China’s Chen Guangcheng, this year’s Ramon Magsaysay Awardee for Emergent Leadership and whose image is projected on the screen receives an applause from his co-awardees and the audience Friday, Aug. 31, 2007, in Manila, Philippines, as he was unable to attend because he is currently serving a prison term. The wife of the blind Chinese activist denounced China for its human rights record and for being prevented from leaving the country to receive the Philippine humanitarian award for her husband. The Ramon Magsaysay Awards, which honor individual’s achievements, is Asia’s counterpart to the Nobel Prize. (AP Photo/Pat Roque)

Wife of Chinese Activist: I Was Held

BEIJING (AP) — The wife of an imprisoned blind Chinese activist said Saturday that she was dragged off a bus and held for hours to stop her from traveling to Beijing to speak out on his behalf.

Yuan Weijing said she was on a bus from Shandong province in eastern China on Friday when it stopped and she was pulled off by a group of government workers.

The alleged action comes after Yuan was blocked last week by Chinese authorities from leaving for Manila, Philippines, where she was to receive the Ramon Magsaysay Award, Asia’s version of the Nobel Prize, for her husband, Chen Guangcheng. Friday was also the day a speech by her was read at the awards ceremony, in which she accused Beijing of violating human rights.

Chen, 36, was sentenced to four years and three months in prison in 2006 after he documented cases of forced abortions and other abuses by family planning officials in his native Shandong.

“I think the purpose of this was to prohibit me from speaking out,” Yuan said by phone from her village of Dongshigu in Shangdong. “Three men and one woman got on the bus and they dragged me to get me off the bus.”

She said she was going to Beijing to highlight her husband’s case and to seek legal help after her passport was taken away when she was trying to go to the Philippines.

Yuan said she was held for about 12 hours and taken back to her house in a mini-bus. She did not give details, but said she recognized those who dragged her off the bus as being from her local government office.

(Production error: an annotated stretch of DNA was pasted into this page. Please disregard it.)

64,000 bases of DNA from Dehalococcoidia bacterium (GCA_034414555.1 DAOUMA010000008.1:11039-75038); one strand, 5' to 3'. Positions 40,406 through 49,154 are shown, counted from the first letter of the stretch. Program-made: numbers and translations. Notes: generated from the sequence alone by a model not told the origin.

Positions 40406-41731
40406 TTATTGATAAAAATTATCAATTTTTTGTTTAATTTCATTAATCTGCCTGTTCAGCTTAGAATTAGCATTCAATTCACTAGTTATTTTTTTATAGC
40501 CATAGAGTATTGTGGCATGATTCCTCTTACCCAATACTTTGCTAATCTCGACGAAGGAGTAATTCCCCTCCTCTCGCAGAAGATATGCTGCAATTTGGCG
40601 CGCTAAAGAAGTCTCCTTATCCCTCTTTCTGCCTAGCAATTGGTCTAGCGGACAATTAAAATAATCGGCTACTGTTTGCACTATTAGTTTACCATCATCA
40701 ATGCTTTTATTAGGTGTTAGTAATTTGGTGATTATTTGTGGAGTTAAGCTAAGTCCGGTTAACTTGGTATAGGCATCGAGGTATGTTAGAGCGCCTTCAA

Yuan, 31, was taken back to her home early Saturday, and she said about six people were standing in front of her house and that another four were blocking the entrance to the village.

A duty officer at the Shandong police office, who refused to give his name, said he had not heard of the case.

In Yuan’s speech read at the awards ceremony, she blasted China’s record on human rights.

“In China, our government is often the biggest violator of people’s rights,” Yuan said in the speech. “Because Guangcheng engaged in helping peasants safeguard their rights, he became the target of a retaliatory strike by some corrupt government officials.”

Chen was convicted on charges of instigating an attack on government offices in Dongshigu. Police said he was upset with workers sent to carry out poverty-relief programs.

Yuan said her husband was convicted “based on trumped-up charges and a flawed trial process” in which villagers allegedly were kidnapped and tortured to testify against him.

Chen and a fellow Chinese citizen jointly won the Magsaysay emergent leadership award. Chen, blinded by a fever as a child, helped farmers file court cases, led protests against a river-polluting paper factory and documented abuses.

Chung was recognized for his AIDS Orphans Project, which provides school fees for children who have a parent with AIDS.

Each winner received a gold medallion with an image of the former Philippine president for which the award is named plus $50,000.

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